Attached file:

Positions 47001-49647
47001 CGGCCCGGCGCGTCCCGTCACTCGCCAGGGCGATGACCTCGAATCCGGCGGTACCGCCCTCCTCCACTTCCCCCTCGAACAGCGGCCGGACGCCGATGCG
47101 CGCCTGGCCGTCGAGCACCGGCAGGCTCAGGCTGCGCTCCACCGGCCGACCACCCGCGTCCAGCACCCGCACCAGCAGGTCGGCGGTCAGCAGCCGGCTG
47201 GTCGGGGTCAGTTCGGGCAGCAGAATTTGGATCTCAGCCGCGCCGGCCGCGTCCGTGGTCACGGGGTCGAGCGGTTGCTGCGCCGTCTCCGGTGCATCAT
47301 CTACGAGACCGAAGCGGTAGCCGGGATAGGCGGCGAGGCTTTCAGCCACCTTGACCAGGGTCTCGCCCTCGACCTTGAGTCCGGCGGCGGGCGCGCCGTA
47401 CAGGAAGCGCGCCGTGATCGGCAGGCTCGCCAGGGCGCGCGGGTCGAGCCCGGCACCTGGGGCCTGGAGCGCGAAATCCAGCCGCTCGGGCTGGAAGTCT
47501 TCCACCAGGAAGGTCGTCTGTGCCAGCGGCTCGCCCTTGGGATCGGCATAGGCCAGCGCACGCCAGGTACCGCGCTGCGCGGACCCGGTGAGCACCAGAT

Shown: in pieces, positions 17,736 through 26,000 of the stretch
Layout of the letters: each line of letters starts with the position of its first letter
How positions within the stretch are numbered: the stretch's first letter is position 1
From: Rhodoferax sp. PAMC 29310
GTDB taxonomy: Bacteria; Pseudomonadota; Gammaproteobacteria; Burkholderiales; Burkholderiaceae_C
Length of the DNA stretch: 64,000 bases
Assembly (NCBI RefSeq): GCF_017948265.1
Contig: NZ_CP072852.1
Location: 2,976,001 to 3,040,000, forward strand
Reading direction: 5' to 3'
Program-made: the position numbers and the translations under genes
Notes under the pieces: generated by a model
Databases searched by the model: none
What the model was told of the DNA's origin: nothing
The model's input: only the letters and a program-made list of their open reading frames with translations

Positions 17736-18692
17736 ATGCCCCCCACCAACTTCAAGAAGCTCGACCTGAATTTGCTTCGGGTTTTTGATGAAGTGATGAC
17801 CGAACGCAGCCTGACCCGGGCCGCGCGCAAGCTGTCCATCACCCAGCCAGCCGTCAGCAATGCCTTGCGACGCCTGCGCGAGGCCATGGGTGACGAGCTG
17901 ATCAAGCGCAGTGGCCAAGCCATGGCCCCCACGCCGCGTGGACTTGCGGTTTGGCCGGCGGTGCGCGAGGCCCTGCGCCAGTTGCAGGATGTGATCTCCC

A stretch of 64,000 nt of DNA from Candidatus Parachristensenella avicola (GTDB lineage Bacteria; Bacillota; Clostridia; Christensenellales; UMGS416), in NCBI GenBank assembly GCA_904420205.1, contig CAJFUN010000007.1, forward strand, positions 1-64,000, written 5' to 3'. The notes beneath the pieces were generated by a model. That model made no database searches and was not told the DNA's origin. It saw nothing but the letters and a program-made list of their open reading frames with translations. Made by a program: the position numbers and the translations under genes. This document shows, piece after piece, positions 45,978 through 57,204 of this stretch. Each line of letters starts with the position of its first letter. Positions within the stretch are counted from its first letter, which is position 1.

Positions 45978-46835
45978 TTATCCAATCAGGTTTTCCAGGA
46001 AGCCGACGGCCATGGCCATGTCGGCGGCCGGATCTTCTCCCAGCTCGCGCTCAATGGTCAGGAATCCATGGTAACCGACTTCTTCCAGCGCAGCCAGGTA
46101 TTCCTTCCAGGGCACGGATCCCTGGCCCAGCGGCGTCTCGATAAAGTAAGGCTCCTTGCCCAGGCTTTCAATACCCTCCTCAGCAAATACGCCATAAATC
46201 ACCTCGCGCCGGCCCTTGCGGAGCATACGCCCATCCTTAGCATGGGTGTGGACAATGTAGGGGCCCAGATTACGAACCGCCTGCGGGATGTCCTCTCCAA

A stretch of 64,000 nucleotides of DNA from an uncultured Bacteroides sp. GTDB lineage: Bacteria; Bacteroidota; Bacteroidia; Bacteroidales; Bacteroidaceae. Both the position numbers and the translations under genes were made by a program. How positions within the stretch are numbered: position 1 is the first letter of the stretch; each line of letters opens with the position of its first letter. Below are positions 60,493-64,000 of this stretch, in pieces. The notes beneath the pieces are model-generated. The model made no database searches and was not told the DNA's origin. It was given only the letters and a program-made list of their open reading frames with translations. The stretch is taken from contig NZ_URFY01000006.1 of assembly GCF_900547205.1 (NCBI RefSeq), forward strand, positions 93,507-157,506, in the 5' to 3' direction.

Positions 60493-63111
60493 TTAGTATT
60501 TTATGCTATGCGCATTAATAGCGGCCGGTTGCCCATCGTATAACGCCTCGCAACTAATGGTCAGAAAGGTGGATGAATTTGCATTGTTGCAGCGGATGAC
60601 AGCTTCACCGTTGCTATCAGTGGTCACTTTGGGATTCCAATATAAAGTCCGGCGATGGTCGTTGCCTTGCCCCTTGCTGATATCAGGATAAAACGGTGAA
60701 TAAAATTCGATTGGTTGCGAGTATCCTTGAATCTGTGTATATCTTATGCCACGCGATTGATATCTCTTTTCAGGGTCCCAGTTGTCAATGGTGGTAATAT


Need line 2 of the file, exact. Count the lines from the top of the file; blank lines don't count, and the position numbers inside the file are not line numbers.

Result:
47001 CGGCCCGGCGCGTCCCGTCACTCGCCAGGGCGATGACCTCGAATCCGGCGGTACCGCCCTCCTCCACTTCCCCCTCGAACAGCGGCCGGACGCCGATGCG